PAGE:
Is the Energy Bill bankable? That's the question that now needs an answer as over the next decade £110 billion or so of new investment into our low carbon energy infrastructure must take place to ensure our energy security and meet our carbon reduction objectives. The inclusion in the Energy Bill of a levy cap of up to £7.6bn a year, in today's money, by 2020 is welcome. It should provide far more certainty that new projects moving from their development to construction phase will have adequate revenues. However, until the detail of the strike price for the various technologies has been agreed and the relationship between the price, the capacity and the total cap is clarified it is too premature to fully welcome this measure. The price must be right to ensure projects receive adequate returns to be built quickly and at scale. Until the strike price is confirmed the freeze on investment in new large scale low carbon energy projects will continue and the Bill remains work in progress. The news that the Coalition Government has decided to defer to 2016 the inclusion of a carbon target out to 2030 is disappointing as it misses an important opportunity to send an immediate long term signal to the market that the overall policy to decarbonise the electricity sector is set. Overall the Energy Bill, assuming strike prices are published quickly and are set adequately to generate commercial returns, will have done enough in the short-term to bank and re-boot the low carbon energy sector but it could have done so much more.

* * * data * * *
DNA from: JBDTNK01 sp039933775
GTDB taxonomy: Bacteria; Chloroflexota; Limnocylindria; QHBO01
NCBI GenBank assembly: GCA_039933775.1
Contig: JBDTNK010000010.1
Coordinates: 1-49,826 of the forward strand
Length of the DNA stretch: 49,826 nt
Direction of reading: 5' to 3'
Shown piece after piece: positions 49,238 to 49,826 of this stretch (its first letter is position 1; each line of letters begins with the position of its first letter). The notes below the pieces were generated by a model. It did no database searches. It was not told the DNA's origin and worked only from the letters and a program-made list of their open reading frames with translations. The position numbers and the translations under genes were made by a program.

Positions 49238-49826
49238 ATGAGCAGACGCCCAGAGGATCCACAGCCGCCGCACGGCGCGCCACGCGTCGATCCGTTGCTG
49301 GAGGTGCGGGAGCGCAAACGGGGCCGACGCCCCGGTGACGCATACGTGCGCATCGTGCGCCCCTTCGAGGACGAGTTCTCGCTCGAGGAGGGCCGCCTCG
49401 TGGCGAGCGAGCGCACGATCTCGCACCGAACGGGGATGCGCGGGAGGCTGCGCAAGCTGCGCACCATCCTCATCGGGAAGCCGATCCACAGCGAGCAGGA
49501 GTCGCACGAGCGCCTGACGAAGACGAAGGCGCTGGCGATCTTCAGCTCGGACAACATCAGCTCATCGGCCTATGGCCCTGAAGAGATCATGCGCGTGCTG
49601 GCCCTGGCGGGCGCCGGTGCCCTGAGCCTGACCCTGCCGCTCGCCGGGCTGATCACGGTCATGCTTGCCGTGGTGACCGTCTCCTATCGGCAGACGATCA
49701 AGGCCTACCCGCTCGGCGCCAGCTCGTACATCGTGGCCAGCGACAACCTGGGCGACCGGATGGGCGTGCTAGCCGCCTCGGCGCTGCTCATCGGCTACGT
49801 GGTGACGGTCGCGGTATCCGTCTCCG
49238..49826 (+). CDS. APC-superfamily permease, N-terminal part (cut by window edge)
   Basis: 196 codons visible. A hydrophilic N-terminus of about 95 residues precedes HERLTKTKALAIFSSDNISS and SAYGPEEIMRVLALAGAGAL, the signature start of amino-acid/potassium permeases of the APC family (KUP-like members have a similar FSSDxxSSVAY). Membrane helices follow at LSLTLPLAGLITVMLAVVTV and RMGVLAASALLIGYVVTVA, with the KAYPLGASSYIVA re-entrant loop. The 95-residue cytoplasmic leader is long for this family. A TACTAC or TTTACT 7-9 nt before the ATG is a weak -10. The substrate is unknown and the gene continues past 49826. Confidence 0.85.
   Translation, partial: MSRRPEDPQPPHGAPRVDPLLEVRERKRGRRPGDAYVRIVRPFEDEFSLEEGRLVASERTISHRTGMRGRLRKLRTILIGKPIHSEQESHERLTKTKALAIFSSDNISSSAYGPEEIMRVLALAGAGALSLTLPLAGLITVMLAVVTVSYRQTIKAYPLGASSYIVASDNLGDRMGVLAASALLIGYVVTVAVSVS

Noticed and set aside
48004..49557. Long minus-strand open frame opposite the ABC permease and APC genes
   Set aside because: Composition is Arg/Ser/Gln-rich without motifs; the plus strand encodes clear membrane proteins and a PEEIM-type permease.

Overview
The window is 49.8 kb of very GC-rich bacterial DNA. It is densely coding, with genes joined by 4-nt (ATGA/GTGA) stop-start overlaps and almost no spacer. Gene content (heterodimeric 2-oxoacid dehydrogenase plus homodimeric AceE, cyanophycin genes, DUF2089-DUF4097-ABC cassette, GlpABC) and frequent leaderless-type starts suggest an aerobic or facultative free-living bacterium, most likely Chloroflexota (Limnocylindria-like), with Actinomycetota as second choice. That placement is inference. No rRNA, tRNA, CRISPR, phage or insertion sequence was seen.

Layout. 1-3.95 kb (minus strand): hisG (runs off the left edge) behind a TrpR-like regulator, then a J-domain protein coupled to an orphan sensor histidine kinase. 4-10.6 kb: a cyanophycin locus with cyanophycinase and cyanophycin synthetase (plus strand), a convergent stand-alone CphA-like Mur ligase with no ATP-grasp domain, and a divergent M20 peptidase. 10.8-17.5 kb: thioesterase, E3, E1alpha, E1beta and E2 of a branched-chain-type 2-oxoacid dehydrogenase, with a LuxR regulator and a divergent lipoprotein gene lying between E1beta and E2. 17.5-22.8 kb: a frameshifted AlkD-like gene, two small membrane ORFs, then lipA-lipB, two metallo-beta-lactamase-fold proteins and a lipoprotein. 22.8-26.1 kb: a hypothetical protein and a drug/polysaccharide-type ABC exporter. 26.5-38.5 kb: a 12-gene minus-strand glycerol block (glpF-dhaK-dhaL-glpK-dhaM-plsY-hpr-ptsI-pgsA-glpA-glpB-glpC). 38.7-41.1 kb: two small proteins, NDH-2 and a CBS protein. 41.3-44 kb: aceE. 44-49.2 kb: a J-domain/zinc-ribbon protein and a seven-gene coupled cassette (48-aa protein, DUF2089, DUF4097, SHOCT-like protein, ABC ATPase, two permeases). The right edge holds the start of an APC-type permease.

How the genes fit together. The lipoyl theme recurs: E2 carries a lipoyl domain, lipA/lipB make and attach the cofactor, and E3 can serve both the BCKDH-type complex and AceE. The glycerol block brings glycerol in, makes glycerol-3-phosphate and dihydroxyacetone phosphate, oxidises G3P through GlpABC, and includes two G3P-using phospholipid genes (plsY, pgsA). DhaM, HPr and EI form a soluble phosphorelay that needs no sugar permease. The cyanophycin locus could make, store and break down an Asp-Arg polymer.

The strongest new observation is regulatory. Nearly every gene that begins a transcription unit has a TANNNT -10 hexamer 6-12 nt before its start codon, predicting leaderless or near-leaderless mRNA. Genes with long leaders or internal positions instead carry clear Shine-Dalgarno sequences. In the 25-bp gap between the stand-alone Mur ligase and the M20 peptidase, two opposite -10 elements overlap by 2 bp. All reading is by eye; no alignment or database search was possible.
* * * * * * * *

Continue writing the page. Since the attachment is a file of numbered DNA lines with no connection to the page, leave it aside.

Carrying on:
Tom Delay, Chief Executive of the Carbon Trust